Archaeologists argue the actual date when the first painter stenciled his hand onto cave walls, somewhere in the vicinity of 40,000 years ago. Earliest man was compelled to make a mark, to leave something behind. A memory of him. A gift to us. The human hand is a powerful symbol of our human potential. Flesh and blood, our life coursing through our veins, from our hearts to our hands, and into our sensitive fingers. Touch is how we experience the world.
The hand can reach and grasp: a tool, a paintbrush, a pen, a weapon. Perhaps its greatest strength is what it conveys through gesture, in both the secular and sacred world. Our non verbal communication is a affirmation that something beyond words connects us. The symbolism of a hand gesture may only be within the context of esoteric rite or ritual and known only to that community. Or, it may extend itself to the global family. Our communal symbols and signs are how we experience the world.
From the shameless to the sublime, we know what gestures signify. It is the rudeness of giving someone the proverbial finger. Thumbs up, thumbs down. The calm of the open V peace sign, the power of the fist clenched in solidarity. Deliverance. Defiance. The Hindu and Buddhist mudras. Hands in prayer. The bending of ring finger and pinky in benediction blessing as a sign of the Trinity. A kohen (priest) forming the Hebrew letter “Shin” with both hands, fingers split (“shin” also represents the word Shaddai, a name for God) to confer a blessing.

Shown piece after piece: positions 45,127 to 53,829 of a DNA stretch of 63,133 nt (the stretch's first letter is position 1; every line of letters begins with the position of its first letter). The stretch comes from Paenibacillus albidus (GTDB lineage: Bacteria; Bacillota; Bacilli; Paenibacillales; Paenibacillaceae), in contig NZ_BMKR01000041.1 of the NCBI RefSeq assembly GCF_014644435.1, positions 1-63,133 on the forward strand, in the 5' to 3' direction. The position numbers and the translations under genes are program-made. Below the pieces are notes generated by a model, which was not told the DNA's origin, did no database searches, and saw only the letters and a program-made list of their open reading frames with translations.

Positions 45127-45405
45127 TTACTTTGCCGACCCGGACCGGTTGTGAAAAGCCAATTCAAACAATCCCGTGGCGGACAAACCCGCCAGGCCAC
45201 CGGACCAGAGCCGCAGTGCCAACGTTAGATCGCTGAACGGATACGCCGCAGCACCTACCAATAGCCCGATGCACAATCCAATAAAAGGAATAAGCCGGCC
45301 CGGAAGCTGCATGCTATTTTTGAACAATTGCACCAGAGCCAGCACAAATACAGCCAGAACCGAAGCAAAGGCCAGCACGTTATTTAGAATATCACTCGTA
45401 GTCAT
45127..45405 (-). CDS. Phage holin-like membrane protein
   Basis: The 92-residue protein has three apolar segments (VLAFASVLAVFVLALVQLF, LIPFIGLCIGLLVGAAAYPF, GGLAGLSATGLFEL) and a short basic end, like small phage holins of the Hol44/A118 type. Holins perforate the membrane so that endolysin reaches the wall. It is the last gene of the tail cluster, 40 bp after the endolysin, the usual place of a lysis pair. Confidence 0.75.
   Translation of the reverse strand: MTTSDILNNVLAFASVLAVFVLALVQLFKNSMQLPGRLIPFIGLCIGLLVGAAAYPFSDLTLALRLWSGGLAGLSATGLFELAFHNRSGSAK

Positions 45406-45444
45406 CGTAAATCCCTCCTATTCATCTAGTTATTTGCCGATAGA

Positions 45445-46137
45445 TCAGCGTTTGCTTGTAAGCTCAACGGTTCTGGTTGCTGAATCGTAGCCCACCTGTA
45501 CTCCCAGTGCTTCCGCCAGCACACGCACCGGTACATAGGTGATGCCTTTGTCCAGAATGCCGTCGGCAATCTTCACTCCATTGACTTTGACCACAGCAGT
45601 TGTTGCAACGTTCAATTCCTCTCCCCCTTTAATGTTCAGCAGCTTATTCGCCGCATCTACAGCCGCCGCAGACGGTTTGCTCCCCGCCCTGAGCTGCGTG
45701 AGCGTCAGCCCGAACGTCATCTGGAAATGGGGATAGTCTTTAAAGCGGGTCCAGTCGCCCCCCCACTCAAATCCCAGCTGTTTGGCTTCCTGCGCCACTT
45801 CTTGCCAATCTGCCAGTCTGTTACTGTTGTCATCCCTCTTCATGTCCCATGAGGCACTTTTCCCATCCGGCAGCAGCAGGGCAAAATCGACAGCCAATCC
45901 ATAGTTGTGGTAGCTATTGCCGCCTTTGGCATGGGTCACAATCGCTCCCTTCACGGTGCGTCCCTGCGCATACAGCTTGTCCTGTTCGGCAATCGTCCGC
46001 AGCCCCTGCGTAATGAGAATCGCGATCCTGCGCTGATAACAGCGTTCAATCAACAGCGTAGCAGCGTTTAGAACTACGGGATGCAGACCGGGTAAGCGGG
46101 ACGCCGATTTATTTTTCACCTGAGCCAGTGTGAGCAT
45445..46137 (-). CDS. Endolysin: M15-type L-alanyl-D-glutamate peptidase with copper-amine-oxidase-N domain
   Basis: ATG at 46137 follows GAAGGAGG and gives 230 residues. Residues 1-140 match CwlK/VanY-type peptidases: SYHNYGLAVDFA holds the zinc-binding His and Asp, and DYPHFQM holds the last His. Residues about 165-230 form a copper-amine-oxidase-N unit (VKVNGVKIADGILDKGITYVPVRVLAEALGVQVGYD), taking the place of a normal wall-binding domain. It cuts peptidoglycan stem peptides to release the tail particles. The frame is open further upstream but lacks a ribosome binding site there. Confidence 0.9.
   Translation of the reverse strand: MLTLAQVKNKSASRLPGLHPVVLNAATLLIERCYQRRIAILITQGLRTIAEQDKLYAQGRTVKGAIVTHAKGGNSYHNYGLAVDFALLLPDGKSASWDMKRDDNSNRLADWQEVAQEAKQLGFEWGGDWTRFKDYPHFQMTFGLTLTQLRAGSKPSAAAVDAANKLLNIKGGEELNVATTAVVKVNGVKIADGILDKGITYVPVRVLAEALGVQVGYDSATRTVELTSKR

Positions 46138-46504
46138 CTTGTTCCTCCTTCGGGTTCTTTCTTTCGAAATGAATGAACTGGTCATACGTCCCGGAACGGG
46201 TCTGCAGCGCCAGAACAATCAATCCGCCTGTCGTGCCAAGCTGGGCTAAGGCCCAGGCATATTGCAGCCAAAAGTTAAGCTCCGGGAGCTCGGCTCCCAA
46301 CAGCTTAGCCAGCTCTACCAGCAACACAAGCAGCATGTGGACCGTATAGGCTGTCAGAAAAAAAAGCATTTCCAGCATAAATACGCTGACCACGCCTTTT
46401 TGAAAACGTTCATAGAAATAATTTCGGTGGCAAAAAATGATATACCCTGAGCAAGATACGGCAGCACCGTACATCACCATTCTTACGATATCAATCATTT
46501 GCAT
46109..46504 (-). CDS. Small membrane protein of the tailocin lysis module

In an episode of television’s Star Trek called Amok Time, Leonard Nimoy‘s character, Mr. Spock, half human, half alien, is introducing us to other people of his Vulcan race. We are glimpsing an alien greet his alien community. To signify the moment, and to create a richness of their culture and civility, Nimoy created the single hand, split finger version of the kohen’s Hebrew blessing he had seen as a boy. The Vulcan race, with its manner of ritual, of greeting, of community, offers the sign to one another with its message: “Live long and prosper.” It was the power of the hand, the strength of its gesture. Nimoy said that it “touched a magic chord.” It did. We immediately understood.
Leonard Nimoy died on Friday, February 27, 2015. He was 83. He has left his mark, his memory, and his gift to us, in that same unending way as the early man stenciling his hand on a cave wall. To the far reaches of space, where words and time hold no sway, the enduring image remains.
Orbiting 250 miles (400 km) above earth on the International Space Station, NASA astronaut Terry Virts commemorated the passing of Leonard Nimoy with the Vulcan hand gesture. To the right of Virt’s hand is Nimoy’s home state, Massachusetts, though Leonard Nimoy’s world would become so much bigger. We give the greeting to Mr. Nimoy, who gave it to us, this one last time. We offer it in softest silence, as he, now with his fully human heart at rest, makes his voyage to the eternal frontier.